Journal of
AIDS and HIV Research

  • Abbreviation: J. AIDS HIV Res.
  • Language: English
  • ISSN: 2141-2359
  • DOI: 10.5897/JAHR
  • Start Year: 2009
  • Published Articles: 283

Full Length Research Paper

Mental health of HIV/AIDS orphans: A review

Swaran Lata1* and Shikha Verma2
1Psychology Department, Faculty of Social Sciences, Banaras Hindu University, Varanasi-221005, U.P., India. 2Research Scholar, Psychology Department, Faculty of Social Sciences, Banaras Hindu University, Varanasi-221005, U.P., India.
Email: [email protected]

  •  Accepted: 25 October 2013
  •  Published: 31 December 2013

Abstract

Human immunodeficiency virus/acquired immune deficiency syndrome (HIV/AIDS) is one of the best known deadly diseases in the world, due to its devastating impact on communities, families, children and development. Worldwide, 34 million people are presently living with HIV/AIDS out of which 17 million are HIV/AIDS orphans. India is the home to the second largest number of HIV/AIDS orphans in the world after South Africa and is expected to become the next epicenter of HIV/AIDS orphan crises. A thorough review of published empirical studies was done. PubMed, PsycINFO databases, online publications of several organizations, web searches and several online journals related to HIV/AIDS were reviewed. Studies related to HIV/AIDS orphans belonging to the age group of 6 to 18 years, who had lost either or both parents to HIV/AIDS or were living with HIV/AIDS infected parents were selected for the purpose of review. Mental health status of HIV/AIDS orphans demands attention because they severely experience negative emotions, behavioral problems, higher levels of psychological difficulties and poor academic performances due to the reasons of being out-of-school, being cared for by a non-parent, inadequate care, child labour, physical abuse, stigma and discrimination. Majorities of the studies found lower level of Perceived Social Support (PSS) of HIV/AIDS orphans. HIV/AIDS orphans need help, we need to know how their mental health is at risk and how to develop prevention and intervention efforts for improving their mental health. Rigorous research is required in this field, so that the programmes and policies makers that are attempting to work for their wellbeing may get helpful information to design evidence based interventions.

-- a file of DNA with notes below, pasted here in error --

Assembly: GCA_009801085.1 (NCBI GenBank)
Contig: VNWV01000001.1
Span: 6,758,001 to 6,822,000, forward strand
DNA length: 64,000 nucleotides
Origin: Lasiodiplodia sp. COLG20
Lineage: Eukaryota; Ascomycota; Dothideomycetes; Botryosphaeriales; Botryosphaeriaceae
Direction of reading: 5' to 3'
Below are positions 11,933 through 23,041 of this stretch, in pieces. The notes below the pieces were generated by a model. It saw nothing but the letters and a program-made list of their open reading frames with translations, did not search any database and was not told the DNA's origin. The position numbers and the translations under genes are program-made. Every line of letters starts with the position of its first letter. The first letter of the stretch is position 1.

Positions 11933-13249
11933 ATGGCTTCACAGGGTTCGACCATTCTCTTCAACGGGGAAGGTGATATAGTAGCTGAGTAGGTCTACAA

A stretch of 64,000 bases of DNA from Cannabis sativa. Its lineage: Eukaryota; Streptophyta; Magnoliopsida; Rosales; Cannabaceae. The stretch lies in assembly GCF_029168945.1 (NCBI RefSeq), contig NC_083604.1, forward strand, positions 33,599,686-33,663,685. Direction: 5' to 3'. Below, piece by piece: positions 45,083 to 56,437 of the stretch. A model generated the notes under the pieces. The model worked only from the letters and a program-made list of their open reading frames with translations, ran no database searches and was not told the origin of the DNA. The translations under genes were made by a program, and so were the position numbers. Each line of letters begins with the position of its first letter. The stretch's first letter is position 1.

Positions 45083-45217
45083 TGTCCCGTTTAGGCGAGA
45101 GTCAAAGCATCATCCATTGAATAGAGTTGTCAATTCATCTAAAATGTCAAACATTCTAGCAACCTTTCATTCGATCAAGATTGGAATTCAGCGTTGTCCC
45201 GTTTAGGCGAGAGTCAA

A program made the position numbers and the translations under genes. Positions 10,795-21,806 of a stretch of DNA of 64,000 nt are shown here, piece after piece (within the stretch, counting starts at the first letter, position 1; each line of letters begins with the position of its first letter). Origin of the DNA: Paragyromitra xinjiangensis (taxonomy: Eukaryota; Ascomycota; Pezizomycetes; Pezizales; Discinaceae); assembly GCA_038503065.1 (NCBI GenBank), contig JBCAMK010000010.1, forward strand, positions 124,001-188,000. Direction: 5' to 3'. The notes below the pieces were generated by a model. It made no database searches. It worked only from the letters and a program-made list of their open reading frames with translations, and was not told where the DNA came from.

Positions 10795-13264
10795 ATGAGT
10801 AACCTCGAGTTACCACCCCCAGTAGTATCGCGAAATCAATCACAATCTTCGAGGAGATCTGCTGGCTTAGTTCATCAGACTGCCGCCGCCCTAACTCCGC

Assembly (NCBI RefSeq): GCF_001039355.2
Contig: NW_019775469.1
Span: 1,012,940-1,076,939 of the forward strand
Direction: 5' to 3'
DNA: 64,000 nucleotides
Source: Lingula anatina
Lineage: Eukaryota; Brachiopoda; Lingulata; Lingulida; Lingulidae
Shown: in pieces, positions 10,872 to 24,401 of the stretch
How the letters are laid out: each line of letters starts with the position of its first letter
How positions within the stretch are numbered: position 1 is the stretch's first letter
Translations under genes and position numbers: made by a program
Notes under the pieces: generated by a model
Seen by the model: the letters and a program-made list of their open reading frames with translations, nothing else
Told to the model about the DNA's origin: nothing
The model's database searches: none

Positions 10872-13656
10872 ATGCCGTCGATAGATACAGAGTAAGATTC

Key words: Human immunodeficiency virus/acquired immune deficiency syndrome (HIV/AIDS) orphans, mental health, psychological distress, wellbeing.